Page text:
Corporate Hierarchy

Businesses have specialized needs when it comes to organizing their accounts. They may need to keep track of accounts by department or subgroup. They may have multiple businesses as customers, and each account needs to be tagged with its respective business profile.

Galileo's Corporate Hierarchy feature provides a native method of organizing accounts in a multi-tiered hierarchy. With accounts organized in this way, businesses can retrieve all accounts belonging to a particular group—or they can get all accounts in related subgroups—to keep track of expenses and see developing trends.

This hierarchical arrangement sets up businesses for additional functionality such as group spend controls, which Galileo plans to provide in the future.

Use cases

You can use Corporate Hierarchy for situations such as these:

Use case 1: Business has multiple business clients

B2BforU, a Galileo client, signs up three business customers: Business A, Business B, and Business C. B2BforU creates card accounts for each business and wants to know which accounts belong to each business. The program manager creates three business profiles and Galileo returns an ID for each profile. The program manager then tags each account with the ID for the business it belongs to. B2BforU can now create dashboards for each business that show total spending and track ongoing trends.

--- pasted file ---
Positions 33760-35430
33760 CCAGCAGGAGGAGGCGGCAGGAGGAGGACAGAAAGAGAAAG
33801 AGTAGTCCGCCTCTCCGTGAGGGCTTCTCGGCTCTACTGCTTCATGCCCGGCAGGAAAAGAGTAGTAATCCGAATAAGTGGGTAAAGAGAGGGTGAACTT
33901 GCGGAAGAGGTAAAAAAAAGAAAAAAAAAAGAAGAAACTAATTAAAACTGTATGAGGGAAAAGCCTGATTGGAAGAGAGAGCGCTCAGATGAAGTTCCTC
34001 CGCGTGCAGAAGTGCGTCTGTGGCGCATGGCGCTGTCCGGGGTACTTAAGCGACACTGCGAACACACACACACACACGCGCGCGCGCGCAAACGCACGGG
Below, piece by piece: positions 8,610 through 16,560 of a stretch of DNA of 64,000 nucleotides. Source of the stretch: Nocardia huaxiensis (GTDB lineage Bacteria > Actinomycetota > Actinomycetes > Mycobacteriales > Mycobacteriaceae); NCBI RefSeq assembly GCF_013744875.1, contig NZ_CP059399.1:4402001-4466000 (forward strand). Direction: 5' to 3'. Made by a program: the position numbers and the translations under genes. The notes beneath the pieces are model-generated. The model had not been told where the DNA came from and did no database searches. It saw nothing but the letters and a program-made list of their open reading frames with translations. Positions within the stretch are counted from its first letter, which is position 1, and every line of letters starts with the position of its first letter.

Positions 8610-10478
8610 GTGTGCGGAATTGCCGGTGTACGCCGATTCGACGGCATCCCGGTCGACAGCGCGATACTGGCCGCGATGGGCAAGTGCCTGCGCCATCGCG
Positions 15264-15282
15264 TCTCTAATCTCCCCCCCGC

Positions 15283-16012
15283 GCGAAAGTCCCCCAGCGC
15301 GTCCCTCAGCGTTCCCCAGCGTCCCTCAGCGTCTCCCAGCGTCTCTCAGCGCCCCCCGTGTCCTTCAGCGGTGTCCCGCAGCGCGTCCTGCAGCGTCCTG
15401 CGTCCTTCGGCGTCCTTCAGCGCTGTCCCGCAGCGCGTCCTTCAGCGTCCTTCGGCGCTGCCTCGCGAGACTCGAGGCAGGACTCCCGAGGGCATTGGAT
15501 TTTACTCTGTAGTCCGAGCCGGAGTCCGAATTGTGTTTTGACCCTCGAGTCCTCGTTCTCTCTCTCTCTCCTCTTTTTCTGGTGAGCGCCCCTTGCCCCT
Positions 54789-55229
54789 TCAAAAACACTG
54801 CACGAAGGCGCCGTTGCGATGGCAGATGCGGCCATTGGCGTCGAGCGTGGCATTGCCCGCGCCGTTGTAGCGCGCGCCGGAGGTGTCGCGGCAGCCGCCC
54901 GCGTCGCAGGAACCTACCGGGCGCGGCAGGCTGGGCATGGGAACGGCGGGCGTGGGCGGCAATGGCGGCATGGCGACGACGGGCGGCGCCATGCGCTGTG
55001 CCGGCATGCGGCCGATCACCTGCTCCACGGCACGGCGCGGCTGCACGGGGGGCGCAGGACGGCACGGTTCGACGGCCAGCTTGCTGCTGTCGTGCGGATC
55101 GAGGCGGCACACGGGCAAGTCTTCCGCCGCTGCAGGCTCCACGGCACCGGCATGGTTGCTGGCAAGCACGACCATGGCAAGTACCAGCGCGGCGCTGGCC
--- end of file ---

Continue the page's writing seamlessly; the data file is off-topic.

Use case 2: Hierarchy within a single business

B2BforU signs up Business XYZ, an enterprise-level business that will be issuing thousands of spending cards to its employees. To better track spending, B2BforU plans to organize the card accounts by division, and within each division by department, group, and team. B2BforU creates a business profile for Business XYZ with its respective ID, and then creates groups according to the hierarchy that Business XYZ indicates. Each account is tagged with its group ID in such a way that the B2BforU program manager can create their own dashboard that displays spending per division, department, group, or team.

How it works

  1. First, you create a root group, which is associated with a corporate profile. Each root group can represent a customer of yours, or it can be one of your departments or divisions. You can associate accounts with this root group.
  2. Under each root group you can create one or more groups. Inside each group you can put accounts and more subordinate groups. From the root group you can create up to 5 subgroups.
  3. As needed, you can add more subordinate groups for as many levels as you need.
  4. With the accounts thus organized you can retrieve accounts at any level, and you can optionally retrieve all of the subgroups—for example, all of the accounts and groups in Group C (Accounts 7–12), just the accounts in Group C (Accounts 7–8) or just the accounts in any other group.

For instructions see Creating a Corporate Hierarchy.